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Amazon has slashed seller fees to try to improve its grocery selection online

The economics of selling low-priced packaged goods online are tough.

November 2, 2017

Recode.net

Amazon cemented its long-term interest in the grocery industry when it spent nearly $14 billion to acquire Whole Foods earlier this year. Now it’s making a subtler move aimed at improving its own grocery selection online.

Amazon recently told businesses that sell non-perishable grocery items on Amazon.com that it was lowering the fee it charges them on items priced at $15 or less. Amazon previously charged 15 percent on all grocery items, but will now charge only 8 percent on the lower-priced goods for at least the next year.


“To help you list more products and keep prices competitive, we are offering you a limited-time referral fee discount on Grocery products,” the email said, according to a copy forwarded to Recode. “This fee promotion starts at 12:00 a.m. October 15, 2017 (PST), and will run through 11:59 p.m. October 14, 2018 (PST).”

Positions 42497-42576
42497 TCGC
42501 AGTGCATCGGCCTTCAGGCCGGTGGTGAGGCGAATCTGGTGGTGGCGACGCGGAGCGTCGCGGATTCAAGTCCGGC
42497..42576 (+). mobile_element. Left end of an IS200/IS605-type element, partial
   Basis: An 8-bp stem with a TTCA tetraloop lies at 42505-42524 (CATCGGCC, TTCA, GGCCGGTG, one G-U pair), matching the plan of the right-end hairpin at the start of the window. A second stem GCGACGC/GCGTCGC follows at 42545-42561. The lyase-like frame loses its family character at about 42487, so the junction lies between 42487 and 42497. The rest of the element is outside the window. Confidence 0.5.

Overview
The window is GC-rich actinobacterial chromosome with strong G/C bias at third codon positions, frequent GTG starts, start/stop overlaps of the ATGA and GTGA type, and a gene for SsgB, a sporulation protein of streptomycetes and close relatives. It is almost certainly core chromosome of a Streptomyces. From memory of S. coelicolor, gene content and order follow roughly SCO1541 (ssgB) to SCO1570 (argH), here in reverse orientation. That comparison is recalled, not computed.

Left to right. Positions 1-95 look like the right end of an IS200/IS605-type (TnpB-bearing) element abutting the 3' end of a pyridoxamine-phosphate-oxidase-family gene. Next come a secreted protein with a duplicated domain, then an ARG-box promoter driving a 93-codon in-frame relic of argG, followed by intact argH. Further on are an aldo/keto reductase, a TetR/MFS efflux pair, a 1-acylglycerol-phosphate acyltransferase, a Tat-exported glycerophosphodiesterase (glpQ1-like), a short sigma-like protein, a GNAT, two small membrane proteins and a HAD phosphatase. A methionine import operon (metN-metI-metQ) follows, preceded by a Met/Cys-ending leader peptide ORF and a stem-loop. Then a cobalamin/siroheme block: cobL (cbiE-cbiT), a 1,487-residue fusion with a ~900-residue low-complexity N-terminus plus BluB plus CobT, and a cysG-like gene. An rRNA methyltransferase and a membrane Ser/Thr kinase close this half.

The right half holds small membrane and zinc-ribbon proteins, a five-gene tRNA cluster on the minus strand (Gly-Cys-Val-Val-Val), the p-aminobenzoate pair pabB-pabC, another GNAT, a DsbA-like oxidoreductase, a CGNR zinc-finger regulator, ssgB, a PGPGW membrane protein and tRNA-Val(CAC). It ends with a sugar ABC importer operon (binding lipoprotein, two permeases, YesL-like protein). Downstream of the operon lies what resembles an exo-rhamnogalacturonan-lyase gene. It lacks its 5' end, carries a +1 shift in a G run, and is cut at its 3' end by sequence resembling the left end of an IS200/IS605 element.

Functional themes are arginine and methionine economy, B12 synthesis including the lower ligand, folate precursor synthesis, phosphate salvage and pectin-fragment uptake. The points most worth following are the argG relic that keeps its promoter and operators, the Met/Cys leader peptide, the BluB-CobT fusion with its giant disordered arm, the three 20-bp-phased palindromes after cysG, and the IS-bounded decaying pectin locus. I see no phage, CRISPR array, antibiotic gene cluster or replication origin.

The move could be looked at as a competition-focused one: While Walmart also charges 15 percent across the board for grocery items sold through its online marketplace, its subsidiary Jet.com charges only 10 percent for most non-gourmet packaged foods, according to its website.


Perhaps more importantly, though, the fee reduction seems like an acknowledgement that it’s difficult for businesses to make a reasonable profit when selling some inexpensive groceries online.


Take, for example, a business that wants to sell a 40-ounce jar of peanut butter that retails for $5.49. The easiest way to make the product eligible for the Prime shipping program is to store it in an Amazon warehouse under its Fulfilled By Amazon — or FBA — program.


But the FBA storage-and-shipping fee alone for this one jar would be about $4.44 — in part because of its weight — and that’s before you factor in the cost for the seller to make or acquire the product as well as Amazon’s 15 percent commission under the previous fee structure. The economics don’t really work.


As a result, sellers and grocery brands have had to come up with alternatives to sell these lower-priced grocery staples through Amazon. One popular option is selling a certain product in a more-expensive bulk pack, as you might find in a Costco or BJ’s Wholesale Club.



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